Built in 1771 AD, and where Naguib Mahfouz, and many other famous socialites frequented much of their lives, El Fishawy Cafe is open 24/7, with people staying there through the night until morning, with smoke hanging from the mirrors and wafting from the ends of hookah pipes, coming out in bursts as laughter is, also, […]Read More An Anthropological Study of El Fishawy Cafe
Those that waft between places gain the gift of being able to see the changes more clearly than those who are in that place everyday; the incremental changes steering clear from their attention. I want to focus on two points in this post, of things that are, by late 2018, quite prominent and relevant: China-Egypt Relations […]Read More Egypt’s “McDonaldization”
The first thing many think of when mentioning Egypt is the pyramids. One of the world’s seven wonders, I’ve heard countless stories of how the sheer magnitude of the pyramids shocked people to their core when they first laid eyes on them. However, for me, having grown up in Shanghai- where there are countless splayed […]Read More The Pyramids: Built by Aliens?
During my visits to Egypt, I often visited many of the mosques in Cairo. I am not a Muslim, but I brought along my own headscarf in respect of their religion. After all, do in Rome as the Romans do. This, I’ve found, is really the only mantra one needs to take heed in […]Read More يا مسافر (Lone Traveler)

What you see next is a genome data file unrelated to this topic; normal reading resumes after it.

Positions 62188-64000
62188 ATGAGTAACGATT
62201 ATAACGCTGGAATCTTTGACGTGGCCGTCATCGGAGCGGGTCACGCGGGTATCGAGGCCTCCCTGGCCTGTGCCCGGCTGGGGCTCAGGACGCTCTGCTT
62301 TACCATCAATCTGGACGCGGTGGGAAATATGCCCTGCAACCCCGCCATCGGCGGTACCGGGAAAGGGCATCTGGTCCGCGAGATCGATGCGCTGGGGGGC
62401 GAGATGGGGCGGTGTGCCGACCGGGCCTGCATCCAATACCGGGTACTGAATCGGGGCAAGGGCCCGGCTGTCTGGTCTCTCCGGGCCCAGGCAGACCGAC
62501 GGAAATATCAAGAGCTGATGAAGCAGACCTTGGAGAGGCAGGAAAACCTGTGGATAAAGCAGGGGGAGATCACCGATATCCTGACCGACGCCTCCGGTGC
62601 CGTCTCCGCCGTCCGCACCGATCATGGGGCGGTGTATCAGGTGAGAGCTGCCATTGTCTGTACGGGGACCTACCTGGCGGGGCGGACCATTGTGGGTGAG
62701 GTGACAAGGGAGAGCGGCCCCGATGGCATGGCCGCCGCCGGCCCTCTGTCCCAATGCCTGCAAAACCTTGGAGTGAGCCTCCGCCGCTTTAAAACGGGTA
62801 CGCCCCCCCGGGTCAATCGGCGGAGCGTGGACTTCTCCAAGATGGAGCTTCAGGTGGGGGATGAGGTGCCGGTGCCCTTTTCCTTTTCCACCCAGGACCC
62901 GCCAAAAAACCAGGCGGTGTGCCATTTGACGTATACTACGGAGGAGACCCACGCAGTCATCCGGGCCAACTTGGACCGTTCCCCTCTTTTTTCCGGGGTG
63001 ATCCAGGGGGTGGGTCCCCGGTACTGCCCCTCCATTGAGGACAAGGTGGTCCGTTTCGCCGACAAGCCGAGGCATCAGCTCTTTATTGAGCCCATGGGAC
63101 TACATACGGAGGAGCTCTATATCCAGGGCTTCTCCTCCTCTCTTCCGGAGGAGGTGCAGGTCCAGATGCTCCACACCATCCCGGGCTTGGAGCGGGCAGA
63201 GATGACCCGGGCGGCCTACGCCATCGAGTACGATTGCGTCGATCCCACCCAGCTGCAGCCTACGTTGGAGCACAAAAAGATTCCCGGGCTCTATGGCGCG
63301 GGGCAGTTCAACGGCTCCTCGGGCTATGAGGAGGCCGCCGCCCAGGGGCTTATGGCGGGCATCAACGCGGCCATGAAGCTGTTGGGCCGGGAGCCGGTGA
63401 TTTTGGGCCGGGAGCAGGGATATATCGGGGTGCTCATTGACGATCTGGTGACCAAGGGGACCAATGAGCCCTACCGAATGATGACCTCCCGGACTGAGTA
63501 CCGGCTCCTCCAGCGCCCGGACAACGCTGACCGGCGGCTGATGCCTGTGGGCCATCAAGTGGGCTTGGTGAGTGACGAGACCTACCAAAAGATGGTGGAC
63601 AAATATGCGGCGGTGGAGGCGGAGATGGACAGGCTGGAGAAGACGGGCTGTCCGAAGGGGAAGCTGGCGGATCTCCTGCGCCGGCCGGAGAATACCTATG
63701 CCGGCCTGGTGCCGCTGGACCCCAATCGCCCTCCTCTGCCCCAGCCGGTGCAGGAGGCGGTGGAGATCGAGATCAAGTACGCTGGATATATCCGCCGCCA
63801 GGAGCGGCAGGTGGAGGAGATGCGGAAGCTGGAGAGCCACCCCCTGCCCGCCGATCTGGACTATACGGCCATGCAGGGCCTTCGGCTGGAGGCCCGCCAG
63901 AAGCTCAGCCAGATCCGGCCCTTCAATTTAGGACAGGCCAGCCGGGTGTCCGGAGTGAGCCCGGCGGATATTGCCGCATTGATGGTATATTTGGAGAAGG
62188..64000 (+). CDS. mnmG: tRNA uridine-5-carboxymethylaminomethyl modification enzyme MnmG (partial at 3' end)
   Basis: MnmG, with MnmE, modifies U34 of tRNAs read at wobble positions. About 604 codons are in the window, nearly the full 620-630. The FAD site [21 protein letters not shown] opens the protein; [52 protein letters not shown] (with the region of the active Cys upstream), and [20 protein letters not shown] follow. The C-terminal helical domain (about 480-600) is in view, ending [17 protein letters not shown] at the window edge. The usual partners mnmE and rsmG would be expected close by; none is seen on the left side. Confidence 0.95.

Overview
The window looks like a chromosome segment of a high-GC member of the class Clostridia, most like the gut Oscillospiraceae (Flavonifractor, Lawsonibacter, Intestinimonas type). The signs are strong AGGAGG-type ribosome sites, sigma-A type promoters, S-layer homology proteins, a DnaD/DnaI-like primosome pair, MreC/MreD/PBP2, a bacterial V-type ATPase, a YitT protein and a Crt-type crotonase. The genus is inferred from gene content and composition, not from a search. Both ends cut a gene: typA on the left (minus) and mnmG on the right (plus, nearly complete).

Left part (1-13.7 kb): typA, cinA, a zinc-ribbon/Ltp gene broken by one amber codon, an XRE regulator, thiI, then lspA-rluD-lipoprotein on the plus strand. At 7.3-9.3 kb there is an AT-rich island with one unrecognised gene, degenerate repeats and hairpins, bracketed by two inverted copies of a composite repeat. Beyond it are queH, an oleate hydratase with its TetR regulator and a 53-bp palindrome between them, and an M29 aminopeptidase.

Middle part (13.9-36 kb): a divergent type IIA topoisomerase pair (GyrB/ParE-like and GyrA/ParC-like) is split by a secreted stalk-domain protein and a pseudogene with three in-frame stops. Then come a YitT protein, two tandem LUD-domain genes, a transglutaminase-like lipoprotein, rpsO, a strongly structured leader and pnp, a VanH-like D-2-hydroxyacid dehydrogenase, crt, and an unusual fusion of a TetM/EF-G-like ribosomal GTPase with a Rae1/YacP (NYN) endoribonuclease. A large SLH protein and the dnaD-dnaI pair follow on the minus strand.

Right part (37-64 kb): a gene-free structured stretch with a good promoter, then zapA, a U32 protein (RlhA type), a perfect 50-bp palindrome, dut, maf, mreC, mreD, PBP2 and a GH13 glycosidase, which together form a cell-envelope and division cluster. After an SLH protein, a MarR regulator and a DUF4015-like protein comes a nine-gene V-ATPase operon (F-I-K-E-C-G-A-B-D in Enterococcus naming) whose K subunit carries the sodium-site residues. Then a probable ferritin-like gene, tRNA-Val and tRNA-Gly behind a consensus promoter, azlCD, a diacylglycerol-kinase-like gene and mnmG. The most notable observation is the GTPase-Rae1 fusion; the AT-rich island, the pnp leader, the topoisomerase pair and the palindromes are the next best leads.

For those who don’t know Naguib Mahfouz, he’s often considered the most influential writer of the Arab world, having won a 1988 Nobel Prize in literature and having produced over 30 novels and over 350 short stories. He is, of course, Egyptian. One of the reasons he is so well known is due to how […]Read More The Egyptian Cafe
The second time I visited Egypt was one week after I had left – that’s how long it was bearable for me to be away. I wanted to find a tabla (Indian drums) for my aunt, who lives in Oxford and loves playing the tabla. I found myself walking along Muhammad Ali Street, chaotic and […]Read More Things Are Not What They Seem
“Boy on Dirt Road.” Taken in downtown Cairo, August 2017. “Greatly misunderstood” was one of the most prominent, recurring thoughts that occurred to me when I first went to Egypt. Alone, armed with a few months of self-taught Arabic as well as a one month intensive course at SOAS, I arrived in Cairo in July of […]Read More Greatly Misunderstood